Recent figures have shown the number of people applying to train as a nurse in England has fallen by an extra 13%, meaning the total number of applicants over two years fell by a third.
The decrease in number of applicants choosing to study nursing, is believed to be due to the government opting to end free education for all student nurses and switching to the standard loan system.
The government claim their reason for removing the bursary was to create an extra 10,000 training places by 2020.
Figures reported by the Universities and Colleges Admissions Service show only 29,390 people have applied to study nursing so far, compared to the 33,810 individuals who applied in 2017.
In 2016 there was 43,800 applicants, highlighting the dramatic decrease in applicants since the bursary ended on 1st August 2017.
Clare Marchant, chief executive of UCAS, said: “Today’s figures show that UK higher education continues to be a highly popular choice for 18 year olds, and draws students of all ages from around the world to the UK.”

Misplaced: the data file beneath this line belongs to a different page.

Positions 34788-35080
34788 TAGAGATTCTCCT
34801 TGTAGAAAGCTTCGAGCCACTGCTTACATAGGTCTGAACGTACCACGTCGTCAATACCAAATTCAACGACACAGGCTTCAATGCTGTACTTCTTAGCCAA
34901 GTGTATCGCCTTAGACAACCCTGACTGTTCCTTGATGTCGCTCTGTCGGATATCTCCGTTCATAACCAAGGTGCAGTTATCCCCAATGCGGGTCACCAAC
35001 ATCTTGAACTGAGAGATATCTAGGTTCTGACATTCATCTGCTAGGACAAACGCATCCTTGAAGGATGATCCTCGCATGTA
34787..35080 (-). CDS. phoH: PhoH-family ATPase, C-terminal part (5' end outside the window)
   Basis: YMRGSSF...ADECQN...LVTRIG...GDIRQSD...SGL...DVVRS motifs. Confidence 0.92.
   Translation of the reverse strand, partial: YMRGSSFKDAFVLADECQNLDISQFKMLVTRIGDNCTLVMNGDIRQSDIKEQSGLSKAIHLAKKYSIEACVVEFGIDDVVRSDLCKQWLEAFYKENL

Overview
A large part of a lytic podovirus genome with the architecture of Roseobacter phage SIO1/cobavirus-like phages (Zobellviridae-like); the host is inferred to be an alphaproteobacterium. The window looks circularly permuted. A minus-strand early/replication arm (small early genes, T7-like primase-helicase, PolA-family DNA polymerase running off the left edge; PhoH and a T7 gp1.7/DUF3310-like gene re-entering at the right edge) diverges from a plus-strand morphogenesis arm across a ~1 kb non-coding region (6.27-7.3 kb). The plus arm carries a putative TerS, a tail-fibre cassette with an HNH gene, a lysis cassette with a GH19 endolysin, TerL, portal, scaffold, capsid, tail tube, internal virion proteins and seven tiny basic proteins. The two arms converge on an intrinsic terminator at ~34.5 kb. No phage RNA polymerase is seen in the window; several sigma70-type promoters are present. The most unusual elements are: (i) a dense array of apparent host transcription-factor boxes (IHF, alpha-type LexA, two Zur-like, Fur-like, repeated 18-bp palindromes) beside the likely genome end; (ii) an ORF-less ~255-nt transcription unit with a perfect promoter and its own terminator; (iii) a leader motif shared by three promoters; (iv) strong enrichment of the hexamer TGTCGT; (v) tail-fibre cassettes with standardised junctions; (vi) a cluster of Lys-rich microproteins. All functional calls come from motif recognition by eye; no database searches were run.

Marchant added: “However, the application data also highlights continuing falls in demand from older students and to nursing courses in England.”
Janet Davies, chief executive and general secretary of the Royal College of Nursing, said: “Nursing is a wonderful career but the government must do more to make it attractive to the tens of thousands of new nurses we need.”
Continuing, Davies also said: “If ministers fail, they are storing up unimaginable problems for the future […] the staffing crisis must be stopped from spiraling further.”
What are your thoughts on the nursing student bursary being scrapped? Do you think that’s the main reason applications have fallen or are there other factors? Let us know your thoughts.
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